Megalodons, the Ocean’s Most Ferocious Prehistoric Predators, Raised Their Young in Nurseries

The fossils shed light on how these sharks were raised and what led to their ultimate demise

An illustration of a megalodon chasing two whales. The shark is several times larger than the measly looking whales, which are swimming away from the shark's open, toothy mouth.
This discovery offers a new theory to how the world's most ferocious predator went extinct more than 3 million years ago. Virginia Museum of Natural History via Wikimedia Commons under CC BY 3.0

Millions of years ago, monstrously sized sharks named megalodons dominated the ocean. These giants grew larger than modern day humpback whales, casually snacked on animals like dolphins and seals, had the strongest bite force of any creature to ever exist—yes, including T. rex. But despite being fierce predators, a new study published last week in the journal Biology Letters suggests that megalodons were pretty good parents and raised their young in nurseries, reports Mindy Weisberger for Live Science.

Nurseries provide a safe haven for baby sharks to grow before they depart to take on the great blue sea. They are typically found in warm, shallow waters, such as coral reefs and mangroves, that offer an abundance of food. Nurseries also shield baby sharks from predators and protect them as they learn to hunt, reports Melissa Cristina Márquez for Forbes. And this behavior didn't die out with the megalodons—some modern-day shark species, like great whites and catsharks, also raise their young in nurseries.

"I just find it fascinating that even what many call the ‘biggest and baddest shark of all time’ had to spend the first few years of its life growing up in a special location before it could dominate the oceans itself," Phillip Sternes, a shark researcher at University of California, Riverside, who was not involved in the study, tells Forbes.

In this new study, a team of scientists analyzed a set of 25 megalodon teeth collected around northeastern Spain. The teeth were much too small to belong to the fully grown giants, so the scientists figured that the teeth must have belonged to juveniles, reports Lucy Hicks for Science. Fossil evidence also suggests that millions of years ago, the same region had shallow shorelines, warm water and flourishing marine life, which would have made it a perfect place for baby sharks to thrive. Given the collection of baby teeth and the geography of the area, the scientists determined that a megalodon nursery must have existed there, reports Eleonore Hughes for Agence France-Presse (AFP).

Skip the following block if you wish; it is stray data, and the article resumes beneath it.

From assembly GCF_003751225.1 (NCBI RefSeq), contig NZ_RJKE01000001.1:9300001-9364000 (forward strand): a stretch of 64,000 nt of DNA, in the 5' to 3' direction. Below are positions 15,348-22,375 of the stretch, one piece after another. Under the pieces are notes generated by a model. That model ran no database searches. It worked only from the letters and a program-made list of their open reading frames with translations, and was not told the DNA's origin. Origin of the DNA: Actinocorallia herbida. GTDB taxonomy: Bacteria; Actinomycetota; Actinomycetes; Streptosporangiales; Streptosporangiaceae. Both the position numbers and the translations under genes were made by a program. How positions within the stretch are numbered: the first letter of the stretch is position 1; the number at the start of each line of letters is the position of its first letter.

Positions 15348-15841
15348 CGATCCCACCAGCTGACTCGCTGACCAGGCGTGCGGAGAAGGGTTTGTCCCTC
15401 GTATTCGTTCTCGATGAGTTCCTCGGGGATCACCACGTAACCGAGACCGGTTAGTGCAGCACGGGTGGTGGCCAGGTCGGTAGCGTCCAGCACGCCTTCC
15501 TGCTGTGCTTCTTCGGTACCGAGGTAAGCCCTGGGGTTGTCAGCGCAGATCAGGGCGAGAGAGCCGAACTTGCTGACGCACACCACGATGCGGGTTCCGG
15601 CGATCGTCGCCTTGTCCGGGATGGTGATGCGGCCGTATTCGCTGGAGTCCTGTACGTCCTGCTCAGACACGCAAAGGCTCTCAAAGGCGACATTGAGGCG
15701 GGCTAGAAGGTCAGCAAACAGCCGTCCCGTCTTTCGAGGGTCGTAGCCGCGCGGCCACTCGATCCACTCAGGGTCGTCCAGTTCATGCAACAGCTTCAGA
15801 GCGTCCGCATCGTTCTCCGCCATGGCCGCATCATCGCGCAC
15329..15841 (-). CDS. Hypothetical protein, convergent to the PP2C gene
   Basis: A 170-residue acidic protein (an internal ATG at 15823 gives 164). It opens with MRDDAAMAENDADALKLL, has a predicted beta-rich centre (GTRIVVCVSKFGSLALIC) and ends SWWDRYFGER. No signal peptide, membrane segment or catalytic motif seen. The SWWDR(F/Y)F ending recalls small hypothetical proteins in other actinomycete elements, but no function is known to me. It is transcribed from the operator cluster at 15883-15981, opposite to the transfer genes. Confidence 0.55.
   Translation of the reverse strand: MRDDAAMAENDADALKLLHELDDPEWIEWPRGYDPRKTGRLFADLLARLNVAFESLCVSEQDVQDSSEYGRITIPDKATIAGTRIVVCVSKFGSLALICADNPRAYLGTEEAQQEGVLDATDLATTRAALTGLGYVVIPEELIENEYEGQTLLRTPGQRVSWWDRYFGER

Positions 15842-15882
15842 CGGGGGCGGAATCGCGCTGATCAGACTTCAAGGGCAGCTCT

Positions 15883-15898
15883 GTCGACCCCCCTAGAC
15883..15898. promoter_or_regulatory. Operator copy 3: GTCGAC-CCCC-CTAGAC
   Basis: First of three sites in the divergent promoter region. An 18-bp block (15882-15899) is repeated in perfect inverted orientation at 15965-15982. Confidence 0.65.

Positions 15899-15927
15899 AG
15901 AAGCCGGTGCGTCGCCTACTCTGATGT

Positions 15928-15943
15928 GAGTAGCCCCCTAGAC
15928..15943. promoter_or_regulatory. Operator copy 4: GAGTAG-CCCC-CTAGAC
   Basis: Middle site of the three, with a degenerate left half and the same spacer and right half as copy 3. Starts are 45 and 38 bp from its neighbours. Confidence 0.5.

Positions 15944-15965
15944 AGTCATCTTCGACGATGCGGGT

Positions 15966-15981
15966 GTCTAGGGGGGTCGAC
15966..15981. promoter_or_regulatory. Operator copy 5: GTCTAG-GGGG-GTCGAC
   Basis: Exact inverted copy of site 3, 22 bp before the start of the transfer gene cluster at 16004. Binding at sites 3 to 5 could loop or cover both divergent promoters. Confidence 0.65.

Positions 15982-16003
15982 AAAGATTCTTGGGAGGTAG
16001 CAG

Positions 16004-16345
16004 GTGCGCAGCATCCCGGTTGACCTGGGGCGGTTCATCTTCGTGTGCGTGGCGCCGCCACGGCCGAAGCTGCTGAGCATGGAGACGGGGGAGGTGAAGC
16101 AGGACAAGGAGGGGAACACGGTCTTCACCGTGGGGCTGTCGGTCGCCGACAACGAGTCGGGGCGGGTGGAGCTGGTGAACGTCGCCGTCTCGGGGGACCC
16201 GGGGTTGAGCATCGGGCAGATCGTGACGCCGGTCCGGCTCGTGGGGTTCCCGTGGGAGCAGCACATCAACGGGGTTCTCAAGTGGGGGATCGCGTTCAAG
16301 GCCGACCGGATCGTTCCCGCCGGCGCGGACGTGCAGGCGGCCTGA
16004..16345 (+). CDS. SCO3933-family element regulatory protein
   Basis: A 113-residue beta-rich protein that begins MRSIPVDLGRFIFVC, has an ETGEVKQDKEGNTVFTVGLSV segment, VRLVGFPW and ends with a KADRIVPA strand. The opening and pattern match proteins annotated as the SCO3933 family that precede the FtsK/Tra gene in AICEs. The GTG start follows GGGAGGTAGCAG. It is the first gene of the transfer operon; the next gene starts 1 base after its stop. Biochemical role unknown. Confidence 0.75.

Armed with new information about megalodon shark nurseries, the scientists analyzed nearly 500 more megalodon teeth collected from eight different spots around the world to figure out where other nurseries could have existed. They identified four more potential nursery sites—two in the United States and two in Panama—ranging in age from 3.6 million years old to 16 million years old.

In 2010, a different team, including Smithsonian Tropical Research Institute scientists, discovered a megalodon nursery in Panama from 10 million years ago. At the time, the team wasn't sure if megalodon nurseries were widespread or a random occurrence. This new study adds substantial evidence that baby megalodons were raised in nurseries, Science reports.

This discovery also offers a new theory to how the world's most ferocious predator went extinct more than 3 million years ago, which remains a pervasive mystery. They know that megalodons thrived during a period of warm temperatures that lasted for millions of years. But as the climate cooled about 5 million years ago, it could have reduced the availability of suitable nurseries for the sharks to raise their young. And without good nurseries, juveniles wouldn't have survived, which could have helped drive the species to extinction, reports AFP.

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